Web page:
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Weekly Insight

You have to be quick

You can't keep the income trust market down for long.

Concern about federal government intervention in the trust market caused a 5.5-per-cent drop in the S&P/TSX composite index Sept. 19 to 23, but that understates the damage because oil and gas royalty trusts were pretty much untouched. A better indicator would be the declines of 10 per cent or slightly more in some big name trusts like Yellow Pages Income Fund and Energy Savings Income Fund. What happened next should be familiar to anyone watched the trust market stumble in the spring of 2004 and 2005 within days, the index was on the rebound.

The lesson here for investors is clear: there is so much support for quality income trusts that buying opportunities last no more than a few trading days at the most. Remember this if you're hoping to capitalize on volatility in the trust market caused by speculation over what measures the federal government has in store for trusts.

We'll assume here that whatever tax measures are introduced won't destroy the appeal of trusts entirely, although they may reduce it a little bit. Trusts could conceivably face new taxes that pare down the amount of cash they have to distribute to unitholders, a development that could easily depress trust unit prices. The best trusts will surmount this because of their financial flexibility, which is why some money managers are looking for buying opportunities ahead.

If you're of a like mind, you'll want to familiarize yourself with the trading patterns of the trusts that interest you so you know when an attractive price has been reached. One way to do this is to focus on the yield, which will move up as the unit price falls. Maybe you like the idea of owning RioCan Real Estate Investment Trust with a yield of 7 per cent, which compares to about 6.1 per cent in late September. RioCan is arguably the highest quality REIT on the Canadian market and the stability of its distributions is highly rated by Standard & Poor's and Dominion Bond Rating Service. Given this risk profile, a 7-per-cent yield seems a good deal. How do you get it? By being patient and waiting for RioCan units to decline to $18.50, which would indicate a 7-per-cent yield based on the annual distribution of $1.29 per unit. RioCan may never fall that far, but if it does you have to be ready because it likely won't stay down for long.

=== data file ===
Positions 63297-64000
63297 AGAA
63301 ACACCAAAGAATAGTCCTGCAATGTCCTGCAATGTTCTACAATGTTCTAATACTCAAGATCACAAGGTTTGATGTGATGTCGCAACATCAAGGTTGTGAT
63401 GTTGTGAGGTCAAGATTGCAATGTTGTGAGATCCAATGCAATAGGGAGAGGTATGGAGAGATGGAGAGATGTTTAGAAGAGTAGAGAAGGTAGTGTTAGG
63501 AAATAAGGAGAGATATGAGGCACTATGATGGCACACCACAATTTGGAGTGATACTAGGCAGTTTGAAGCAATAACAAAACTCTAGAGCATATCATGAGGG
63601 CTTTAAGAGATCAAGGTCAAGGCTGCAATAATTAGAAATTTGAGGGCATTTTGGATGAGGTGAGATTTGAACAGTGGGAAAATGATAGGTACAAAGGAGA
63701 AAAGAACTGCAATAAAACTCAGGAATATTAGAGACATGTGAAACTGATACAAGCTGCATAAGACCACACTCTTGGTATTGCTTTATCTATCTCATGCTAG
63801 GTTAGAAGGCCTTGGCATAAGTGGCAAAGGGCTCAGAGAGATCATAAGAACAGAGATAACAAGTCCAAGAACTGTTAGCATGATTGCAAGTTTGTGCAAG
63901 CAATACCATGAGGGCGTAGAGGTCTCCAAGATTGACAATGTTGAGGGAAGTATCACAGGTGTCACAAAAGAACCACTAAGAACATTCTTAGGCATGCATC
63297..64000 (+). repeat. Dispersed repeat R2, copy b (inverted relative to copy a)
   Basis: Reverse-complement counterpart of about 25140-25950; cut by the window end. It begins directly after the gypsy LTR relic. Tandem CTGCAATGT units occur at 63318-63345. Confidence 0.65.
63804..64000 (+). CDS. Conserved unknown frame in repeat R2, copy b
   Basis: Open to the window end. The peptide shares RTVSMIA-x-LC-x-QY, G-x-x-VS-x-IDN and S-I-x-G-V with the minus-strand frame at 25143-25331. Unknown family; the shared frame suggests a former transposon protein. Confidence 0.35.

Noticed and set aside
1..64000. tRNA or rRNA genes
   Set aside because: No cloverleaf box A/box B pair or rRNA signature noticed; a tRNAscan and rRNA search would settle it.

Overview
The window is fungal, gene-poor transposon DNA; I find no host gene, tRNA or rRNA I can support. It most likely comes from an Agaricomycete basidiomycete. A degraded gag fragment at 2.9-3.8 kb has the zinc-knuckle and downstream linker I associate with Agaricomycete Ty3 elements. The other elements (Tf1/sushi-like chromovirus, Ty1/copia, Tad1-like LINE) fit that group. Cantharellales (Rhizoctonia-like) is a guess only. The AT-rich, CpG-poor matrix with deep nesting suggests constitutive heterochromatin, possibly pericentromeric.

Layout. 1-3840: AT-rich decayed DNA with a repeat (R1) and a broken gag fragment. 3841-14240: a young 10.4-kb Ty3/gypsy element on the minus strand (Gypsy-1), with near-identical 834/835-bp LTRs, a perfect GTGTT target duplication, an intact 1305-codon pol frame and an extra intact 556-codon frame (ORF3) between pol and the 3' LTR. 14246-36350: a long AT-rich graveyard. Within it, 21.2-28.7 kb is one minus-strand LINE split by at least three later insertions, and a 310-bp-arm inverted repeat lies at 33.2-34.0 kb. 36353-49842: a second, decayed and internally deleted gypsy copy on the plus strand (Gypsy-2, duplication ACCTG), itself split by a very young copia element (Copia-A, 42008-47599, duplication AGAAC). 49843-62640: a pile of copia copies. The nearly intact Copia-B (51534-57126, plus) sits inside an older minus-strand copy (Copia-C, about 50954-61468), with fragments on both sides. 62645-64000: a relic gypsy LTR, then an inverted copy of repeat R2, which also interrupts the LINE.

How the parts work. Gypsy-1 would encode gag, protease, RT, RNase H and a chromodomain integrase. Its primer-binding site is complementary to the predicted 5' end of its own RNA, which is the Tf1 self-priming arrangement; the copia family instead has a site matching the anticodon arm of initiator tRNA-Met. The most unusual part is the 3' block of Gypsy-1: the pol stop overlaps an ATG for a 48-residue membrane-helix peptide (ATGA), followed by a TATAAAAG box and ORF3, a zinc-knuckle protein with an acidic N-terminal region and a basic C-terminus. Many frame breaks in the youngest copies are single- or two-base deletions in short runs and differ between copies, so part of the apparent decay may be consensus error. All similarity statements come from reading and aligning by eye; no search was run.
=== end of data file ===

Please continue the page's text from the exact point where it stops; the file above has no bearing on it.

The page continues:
A useful tool for keeping an eye on trust prices is the Alert function on GlobeinvestorGOLD. Pick the trusts you want to track you can do any stock or fund and then set a floor price. When and if the trust falls to that level, you'll get an e-mail to tip you off. If trusts are plunging in price for some reason, it might take a leap of faith to jump in. Then again, the experience of the past few years shows that opportunities to earn high yields from strong trusts are both rare and brief.

This article first appeared on GlobeinvestorGOLD.com. If you'd like to profit from the insight of more than 30 financial experts and columnists, including Rob Carrick sign up for a free trial to GlobeinvestorGOLD.com.

© 2007 The Globe and Mail. All rights reserved.

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